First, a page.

Well duh! Of course your can, didn't you own the "Droid Factory"(tm) when you were a kid? All those spare bits that got lost and still only managed to make 3 types of droids!

  27. Christopher O'Neill


    All this talk of self replicating machines reminds me of the Spin series by Robert Charles Wilson, where they were a major plot element.

  28. Tikimon

    Death Stars et al - due to the Hollywood Effect

    You folks are over-thinking the problem here. It's a Hollywood movie, yes? As such, it's going to have a simple, non-technical plot (the film industry is not filled with science majors). That way, ONE good guy/gal can find ONE weakness to totally overcome the ONE Big Bad Threat that otherwise will wipe out all humanity/the rebel base/the Wankdoodle's civilization/ Etc. Simple plots from simple minds! It's that simple.

    I wish we COULD get some rich, complex stories from the myriad of better sci-fi out there than the children's stories of the Star Wars franchise. Niven's Known Space would provide years of movies and TV all on its own, and there are dozens more.

    1. amanfromMars 1 Silver badge

      Re: Death Stars et al - due to the Hollywood Effect

      I wish we COULD get some rich, complex stories from the myriad of better sci-fi out there than the children's stories of the Star Wars franchise. .... Tikimon

      Who says one can't, and rather more based on psy-fact than sci-fiction, Tikimon? ......

      And if that is more an APT ACTive Holywood Loughside App than Hollywood Bel Air Activity for IT, so be it.

      You do know what happens at Holywood Loughside/Palace Barracks, surely? Or is it a searching liability in dire need of prime assets and therefore a proven white elephant?

    2. John Brown (no body) Silver badge

      Re: Death Stars et al - due to the Hollywood Effect

      "Niven's Known Space would provide years of movies and TV all on its own, and there are dozens more."

      I couldn't agree more. Why all this recycling and franchising/re-makes of old stuff when there;s an enormous library of stories out there?

      E E "Doc" Smiths works alone could make for some exciting stuff *and* keep the "action and explosions at all costs (with lens flare)" Hollywood-type happy too. Most films are largely CGI anyway these days. Location shooting is expensive, especially if you want a major city and it's landmarks and don't want it look like dawn on Sunday.

      1. Destroy All Monsters Silver badge

        Re: Death Stars et al - due to the Hollywood Effect

        Plinkett explains this in his Star Trek review.

        Do not provide new stuff, which is a hard sell. Provide old, reworked stuff that has been out there since before mobile phones and that people who are sensorically overloaded anyway can quickly relate to for 2h or so while munching popcorn.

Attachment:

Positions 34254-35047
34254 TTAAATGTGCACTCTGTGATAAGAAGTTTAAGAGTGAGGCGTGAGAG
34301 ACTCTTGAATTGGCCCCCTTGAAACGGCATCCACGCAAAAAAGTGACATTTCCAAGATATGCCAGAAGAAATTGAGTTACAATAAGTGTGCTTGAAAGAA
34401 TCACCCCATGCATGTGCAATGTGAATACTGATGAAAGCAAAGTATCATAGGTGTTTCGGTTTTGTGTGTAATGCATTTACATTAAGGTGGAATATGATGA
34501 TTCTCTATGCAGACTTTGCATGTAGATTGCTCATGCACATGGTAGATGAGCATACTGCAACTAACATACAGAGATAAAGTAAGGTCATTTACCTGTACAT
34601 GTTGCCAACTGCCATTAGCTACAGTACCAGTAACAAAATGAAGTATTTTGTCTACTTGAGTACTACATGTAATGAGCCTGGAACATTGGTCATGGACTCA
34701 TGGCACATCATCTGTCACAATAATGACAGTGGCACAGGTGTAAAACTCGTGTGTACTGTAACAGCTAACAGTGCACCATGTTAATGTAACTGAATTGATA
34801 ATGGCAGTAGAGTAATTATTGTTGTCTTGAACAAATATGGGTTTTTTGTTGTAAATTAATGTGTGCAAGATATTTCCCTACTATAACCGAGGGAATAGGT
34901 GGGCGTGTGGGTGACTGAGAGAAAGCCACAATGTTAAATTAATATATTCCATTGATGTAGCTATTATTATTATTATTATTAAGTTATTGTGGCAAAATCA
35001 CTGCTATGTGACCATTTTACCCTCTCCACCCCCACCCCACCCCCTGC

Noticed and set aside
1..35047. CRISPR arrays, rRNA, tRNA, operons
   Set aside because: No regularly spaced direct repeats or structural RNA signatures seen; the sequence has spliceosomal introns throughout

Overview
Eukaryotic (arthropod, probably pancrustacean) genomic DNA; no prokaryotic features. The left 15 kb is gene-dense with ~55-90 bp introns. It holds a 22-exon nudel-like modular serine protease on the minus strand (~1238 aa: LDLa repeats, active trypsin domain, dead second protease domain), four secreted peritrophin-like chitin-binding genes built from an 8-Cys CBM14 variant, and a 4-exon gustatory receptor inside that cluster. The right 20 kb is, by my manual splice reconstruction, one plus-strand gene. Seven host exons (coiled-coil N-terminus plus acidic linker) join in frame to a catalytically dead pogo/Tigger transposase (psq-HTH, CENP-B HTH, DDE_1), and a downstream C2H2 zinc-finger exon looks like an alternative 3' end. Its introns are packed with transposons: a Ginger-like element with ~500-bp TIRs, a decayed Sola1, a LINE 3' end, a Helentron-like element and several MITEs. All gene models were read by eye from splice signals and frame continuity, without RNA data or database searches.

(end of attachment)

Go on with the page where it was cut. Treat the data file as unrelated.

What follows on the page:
29. toughluck

    Seven-shot weapon, that Starkiller

    [*spoiler warning*]

    So Starkiller is basically able to destroy just seven targets (six Republic worlds) and D'Qar in the Ileenium system before completely draining the star. After draining its star, it's completely useless and needs to be evacuated. It cannot move, there is no mention of any engines on that thing, and not enough energy left to move it, anyway.

    Don't even get me started on how the beams are visible all over the galaxy at the same time. It's not about visibility itself, since these are not lasers, but if they move in hyperspace, they shouldn't be visible at all. And certainly the destruction of the six Republic worlds should not be visible from anywhere but just that one system (unless the galaxy is really tiny, in which case you wonder why they need hyperdrives in the first place).

    1. Sykobee

      Re: Seven-shot weapon, that Starkiller

      It was designed to move from system to system, draining that system's star and firing remotely over hyperspace to the target systems.

      Once the beam leaves hyperspace it presumably still has to travel some distance to the target, hence the trails in the sky.

      The six planets are in the same system, some look like moons of the main planet. If planets can be moved by these societies, then it's not infeasible to consider planet/moon relocation + terraforming (or whatever the term would be for a non-terran situation!) has occurred in history too - the habitable zone is quite small. I would imagine that the starkiller attack killed upwards of 100 billion people/beings. And the audience felt a collective meh due to lack of empathy building.

  30. Anonymous Coward
    Anonymous Coward

    Fictional history repeats itself...

    "Using recursive manufacturing, a much simpler idea is to seed space with factories churning out other factories (of course), detection systems, and intelligent missiles. Within a few years, such factories will have transformed most of the nearby asteroids and planets into missiles"

    ... until a buffer overflow error results in the robots turning rogue and assimilating everyone in a Borg-like apocalypse.

    One giant weapon means direct control. And that's what all baddies really want.

    /Strokes white cat

  31. Petrea Mitchell

    Why is there sound in space?

    This was actually explained in the radio version of A New Hope-- the weapons system computers on the ships are generating the sounds to help the pilots and gunners visualize what's going on around them.

    1. Destroy All Monsters Silver badge

      Re: Why is there sound in space?


      Also pretty cool computers if they have sound for Death Star explosions in their library.